The Rubber Manufacturers Association's National Tire Safety Week, which runs April 27 through May 3, is a great program aimed at changing how consumers perceive their tires and care for them.
But while the association revs up for the second reincarnation of tire safety week, it's apparent even more industry involvement must take place if a significant shift in consumer behavior regarding tires is to occur.
To truly begin to change attitudes towards tires, it will require all tire retailers-beyond the 4,000 or so outlets the RMA has enlisted this year-to actively take up the cause.
This is an effort tire dealers should embrace and adapt locally simply because it's the right thing to do for the industry, their own businesses as well as for their customers.
What can be more important than making sure that dealers' customers appreciate and take care of the tires sold to them in order to keep their vehicles safe every time they venture out of their driveways?
A recent RMA survey illustrates the need for a continued education effort. The association found only a modest improvement in U.S. motorists' tire safety knowledge had occurred since last year's tire safety week, with only 14 percent of drivers checking their air pressures properly, up 3 percentage points from a year ago.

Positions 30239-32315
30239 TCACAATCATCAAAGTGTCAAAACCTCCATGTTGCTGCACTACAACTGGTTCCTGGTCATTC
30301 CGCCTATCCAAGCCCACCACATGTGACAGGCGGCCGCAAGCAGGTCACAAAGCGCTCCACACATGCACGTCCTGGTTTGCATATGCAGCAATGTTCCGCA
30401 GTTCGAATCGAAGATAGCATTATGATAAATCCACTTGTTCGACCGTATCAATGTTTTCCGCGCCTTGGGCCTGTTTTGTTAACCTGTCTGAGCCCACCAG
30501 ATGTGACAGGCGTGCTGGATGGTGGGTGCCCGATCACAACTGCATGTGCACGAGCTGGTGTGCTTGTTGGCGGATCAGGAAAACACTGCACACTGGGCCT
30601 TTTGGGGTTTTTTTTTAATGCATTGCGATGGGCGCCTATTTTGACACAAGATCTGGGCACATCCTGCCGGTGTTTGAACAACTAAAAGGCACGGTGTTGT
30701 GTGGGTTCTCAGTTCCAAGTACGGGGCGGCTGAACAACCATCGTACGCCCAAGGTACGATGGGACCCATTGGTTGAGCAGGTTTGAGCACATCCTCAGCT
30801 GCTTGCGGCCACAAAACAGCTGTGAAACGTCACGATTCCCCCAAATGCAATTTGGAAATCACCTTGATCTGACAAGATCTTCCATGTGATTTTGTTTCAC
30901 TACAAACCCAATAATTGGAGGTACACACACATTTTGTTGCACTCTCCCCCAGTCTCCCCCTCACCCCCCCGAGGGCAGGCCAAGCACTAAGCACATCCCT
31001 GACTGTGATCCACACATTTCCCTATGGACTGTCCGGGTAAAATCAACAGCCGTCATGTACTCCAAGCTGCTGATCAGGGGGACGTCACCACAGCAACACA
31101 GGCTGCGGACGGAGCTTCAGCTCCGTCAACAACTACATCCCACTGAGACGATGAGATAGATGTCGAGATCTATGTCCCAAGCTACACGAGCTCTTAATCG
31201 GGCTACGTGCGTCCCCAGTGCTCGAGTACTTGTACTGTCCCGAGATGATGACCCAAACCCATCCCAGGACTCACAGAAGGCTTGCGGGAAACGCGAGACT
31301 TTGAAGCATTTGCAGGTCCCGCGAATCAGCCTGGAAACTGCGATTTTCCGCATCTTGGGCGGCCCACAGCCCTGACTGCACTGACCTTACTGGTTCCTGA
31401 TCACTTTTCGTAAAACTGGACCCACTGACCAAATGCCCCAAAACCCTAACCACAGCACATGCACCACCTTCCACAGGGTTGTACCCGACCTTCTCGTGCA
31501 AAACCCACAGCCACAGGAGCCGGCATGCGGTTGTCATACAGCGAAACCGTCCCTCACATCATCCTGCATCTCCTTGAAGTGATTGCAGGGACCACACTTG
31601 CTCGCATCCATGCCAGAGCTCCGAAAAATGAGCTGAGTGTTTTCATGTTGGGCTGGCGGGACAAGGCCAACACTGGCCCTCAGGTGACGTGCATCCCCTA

That means 86 percent of drivers still don't know how to check inflation pressure accurately, which involves inflating tires to the vehicle manufacturers' recommended air pressure. This is the pressure information found on the vehicle's door and in the owner's manual-not the maximum inflation pressure listed on the sidewall, another area of confusion for many drivers.
The survey also showed that nearly 70 percent of drivers don't know how to tell if their tires are bald, and 45 percent erroneously thought it was better for tires to be slightly underinflated when setting out on a trip with a fully loaded vehicle.
These results came despite the RMA's year-long ``Be Tire Smart-Play Your Part'' tire safety consumer education program, of which National Tire Safety Week is a part.
On the plus side, the RMA's survey did find improvement in some areas, with 5 percent of motorists more likely to check their air pressures every month, 7 percent more likely to get their vehicles aligned and 9 percent more likely to rotate their tires regularly. Some drivers apparently are getting the message.
While any improvement in consumer tire knowledge is positive, the survey's results illustrate how big a job the industry faces in changing public views about tires.
That makes it imperative that all independent tire dealers in North America make the concept of tire safety and education a year-long cause.